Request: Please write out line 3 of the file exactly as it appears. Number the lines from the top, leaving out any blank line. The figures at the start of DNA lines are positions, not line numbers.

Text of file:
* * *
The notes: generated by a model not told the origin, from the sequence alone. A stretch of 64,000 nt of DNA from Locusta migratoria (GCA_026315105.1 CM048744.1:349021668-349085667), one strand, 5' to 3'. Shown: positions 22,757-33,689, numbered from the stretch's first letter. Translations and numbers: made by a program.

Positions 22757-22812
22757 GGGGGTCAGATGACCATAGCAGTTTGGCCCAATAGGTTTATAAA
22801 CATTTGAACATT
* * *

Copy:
22757 GGGGGTCAGATGACCATAGCAGTTTGGCCCAATAGGTTTATAAA